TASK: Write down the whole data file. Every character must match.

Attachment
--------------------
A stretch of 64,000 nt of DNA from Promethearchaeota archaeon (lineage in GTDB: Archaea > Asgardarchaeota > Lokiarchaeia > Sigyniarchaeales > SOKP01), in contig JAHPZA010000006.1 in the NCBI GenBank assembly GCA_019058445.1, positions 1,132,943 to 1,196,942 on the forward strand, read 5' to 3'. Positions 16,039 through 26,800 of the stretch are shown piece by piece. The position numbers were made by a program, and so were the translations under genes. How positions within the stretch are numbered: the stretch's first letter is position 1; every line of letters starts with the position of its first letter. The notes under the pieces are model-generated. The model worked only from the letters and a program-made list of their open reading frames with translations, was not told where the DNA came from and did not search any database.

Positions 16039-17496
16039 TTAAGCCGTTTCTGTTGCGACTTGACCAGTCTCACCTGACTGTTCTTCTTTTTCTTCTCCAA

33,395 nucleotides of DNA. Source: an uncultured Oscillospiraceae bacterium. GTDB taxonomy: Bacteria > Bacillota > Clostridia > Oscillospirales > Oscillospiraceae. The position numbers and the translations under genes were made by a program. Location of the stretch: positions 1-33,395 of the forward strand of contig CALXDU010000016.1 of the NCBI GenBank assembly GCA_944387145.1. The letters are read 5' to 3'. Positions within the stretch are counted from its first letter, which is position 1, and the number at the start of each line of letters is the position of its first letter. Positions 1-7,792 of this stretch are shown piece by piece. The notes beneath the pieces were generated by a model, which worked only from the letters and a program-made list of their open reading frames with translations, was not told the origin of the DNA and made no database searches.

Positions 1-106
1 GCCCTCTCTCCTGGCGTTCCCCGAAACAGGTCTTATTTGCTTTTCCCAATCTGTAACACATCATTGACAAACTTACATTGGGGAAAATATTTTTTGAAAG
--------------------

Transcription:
A stretch of 64,000 nt of DNA from Promethearchaeota archaeon (lineage in GTDB: Archaea > Asgardarchaeota > Lokiarchaeia > Sigyniarchaeales > SOKP01), in contig JAHPZA010000006.1 in the NCBI GenBank assembly GCA_019058445.1, positions 1,132,943 to 1,196,942 on the forward strand, read 5' to 3'. Positions 16,039 through 26,800 of the stretch are shown piece by piece. The position numbers were made by a program, and so were the translations under genes. How positions within the stretch are numbered: the stretch's first letter is position 1; every line of letters starts with the position of its first letter. The notes under the pieces are model-generated. The model worked only from the letters and a program-made list of their open reading frames with translations, was not told where the DNA came from and did not search any database.

Positions 16039-17496
16039 TTAAGCCGTTTCTGTTGCGACTTGACCAGTCTCACCTGACTGTTCTTCTTTTTCTTCTCCAA

33,395 nucleotides of DNA. Source: an uncultured Oscillospiraceae bacterium. GTDB taxonomy: Bacteria > Bacillota > Clostridia > Oscillospirales > Oscillospiraceae. The position numbers and the translations under genes were made by a program. Location of the stretch: positions 1-33,395 of the forward strand of contig CALXDU010000016.1 of the NCBI GenBank assembly GCA_944387145.1. The letters are read 5' to 3'. Positions within the stretch are counted from its first letter, which is position 1, and the number at the start of each line of letters is the position of its first letter. Positions 1-7,792 of this stretch are shown piece by piece. The notes beneath the pieces were generated by a model, which worked only from the letters and a program-made list of their open reading frames with translations, was not told the origin of the DNA and made no database searches.

Positions 1-106
1 GCCCTCTCTCCTGGCGTTCCCCGAAACAGGTCTTATTTGCTTTTCCCAATCTGTAACACATCATTGACAAACTTACATTGGGGAAAATATTTTTTGAAAG